While the team preparing for halves, work was also put into combining the location proximity work with the building destruction prototype made the week before. This means that the current prototype now allows for players to go to locations and destroy buildings. This allows us to test half of our gameplay loop, proximity and perform. This means that the next couple weeks will be devoted to finishing the resource loop and adding in a broadcast component. As well as making more art assets to better tie real world buildings and the buildings in the game.
This week the some of the Tuesday Tales team left for a conference and few members stayed to further develop the project. Emre, Jonathan, Xiao, and Matt attended the game developers conference in San Francisco. While they were there, they got the chance to learn a lot more about game development and location based games. It was also a chance to make connections that will help them both for this project and for their careers.
This left Nicky and Jin in Pittsburgh to further develop the project. They focused on prototyping the city destruction components for our experience. Players can tap on portions of the buildings in order to destroy them and damage their contents and occupants. The player can also slide between buildings to destroy a set that make up that location. This means that our work in the coming weeks will be hooking our two prototypes together and rounding out the experience.
This week the Tuesday Tales team focused on finalizing our game idea while creating our app’s golden spike. After quarters, the team took the faculty’s feedback into consideration and tried to merge the ideas of using Kaiju with the social mechanics of the Caravan game. This led us to a new idea that was based around representing players’ relationships through Kaiju. When we pitched this to Legendary, they had some concerns about it limiting the game to require friends to play together.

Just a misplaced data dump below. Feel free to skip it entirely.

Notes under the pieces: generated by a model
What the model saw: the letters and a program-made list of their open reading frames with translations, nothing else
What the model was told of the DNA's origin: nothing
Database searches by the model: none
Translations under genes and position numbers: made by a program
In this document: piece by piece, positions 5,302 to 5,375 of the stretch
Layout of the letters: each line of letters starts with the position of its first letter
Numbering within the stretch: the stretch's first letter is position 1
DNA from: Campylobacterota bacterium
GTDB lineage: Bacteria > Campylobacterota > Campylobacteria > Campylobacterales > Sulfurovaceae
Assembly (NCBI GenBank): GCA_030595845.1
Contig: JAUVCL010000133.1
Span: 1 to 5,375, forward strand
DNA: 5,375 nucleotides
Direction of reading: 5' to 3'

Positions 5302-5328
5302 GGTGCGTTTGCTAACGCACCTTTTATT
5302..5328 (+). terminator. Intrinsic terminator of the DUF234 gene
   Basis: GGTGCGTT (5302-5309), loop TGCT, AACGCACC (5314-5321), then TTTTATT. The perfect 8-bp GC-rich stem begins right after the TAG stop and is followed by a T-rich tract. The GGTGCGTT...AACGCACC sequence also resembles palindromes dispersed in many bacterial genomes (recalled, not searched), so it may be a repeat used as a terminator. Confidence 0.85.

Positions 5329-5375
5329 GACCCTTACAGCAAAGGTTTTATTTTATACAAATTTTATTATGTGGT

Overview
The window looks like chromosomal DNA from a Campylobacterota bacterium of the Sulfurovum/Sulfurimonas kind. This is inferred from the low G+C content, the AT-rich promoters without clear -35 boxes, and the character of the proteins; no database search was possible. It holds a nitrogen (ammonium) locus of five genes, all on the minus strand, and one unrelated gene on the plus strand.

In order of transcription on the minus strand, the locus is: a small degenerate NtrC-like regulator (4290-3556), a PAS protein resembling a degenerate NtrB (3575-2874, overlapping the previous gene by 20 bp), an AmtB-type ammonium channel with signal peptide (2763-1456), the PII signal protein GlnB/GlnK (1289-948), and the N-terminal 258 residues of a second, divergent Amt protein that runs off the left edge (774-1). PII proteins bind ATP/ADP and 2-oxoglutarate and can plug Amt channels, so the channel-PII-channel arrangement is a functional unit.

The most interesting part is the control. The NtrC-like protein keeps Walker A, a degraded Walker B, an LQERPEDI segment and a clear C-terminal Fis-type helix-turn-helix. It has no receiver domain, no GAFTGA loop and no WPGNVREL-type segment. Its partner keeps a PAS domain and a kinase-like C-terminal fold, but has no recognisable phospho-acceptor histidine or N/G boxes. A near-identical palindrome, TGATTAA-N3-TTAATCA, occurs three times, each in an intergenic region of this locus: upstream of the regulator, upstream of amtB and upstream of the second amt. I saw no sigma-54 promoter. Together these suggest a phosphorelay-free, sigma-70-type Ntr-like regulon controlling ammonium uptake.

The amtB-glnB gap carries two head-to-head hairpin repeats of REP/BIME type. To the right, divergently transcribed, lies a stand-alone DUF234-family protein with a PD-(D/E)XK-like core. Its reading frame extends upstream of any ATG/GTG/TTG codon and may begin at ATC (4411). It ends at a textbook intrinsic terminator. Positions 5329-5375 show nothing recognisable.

The team pulled together for our gold spike to ensure that we can achieve the basics we will need for any experience we choose to make. This included map display, getting phone GPS coordinates, and receiving data from spatial. This gave us the chance to get a better idea of what and how quickly we can produce our experience. As a team, we were able to get the basic features implemented and working in the week.
This week the Tuesday Tales team focused on the feedback we got from Legendary and presenting our progress to the ETC faculty. The team met with Legendary early this week and got feedback on our pitches. Legendary liked the social responsibility and growth of the Caravan game but also liked how the Kaiju game idea integrated with the IP that they own. As such, we’ve been working hard to figure out how the strengths of these 2 ideas.
See our pitch video here
This week was quarters at the ETC and, as such, the team needed to present our progress to the faculty. The team told the faculty about the pitches that were given to Legendary and summed up the feedback from the day before.The faculty felt that the team was on track compared to past successful projects. However, the team needs to nail down a final idea and start building the framework to make it successful.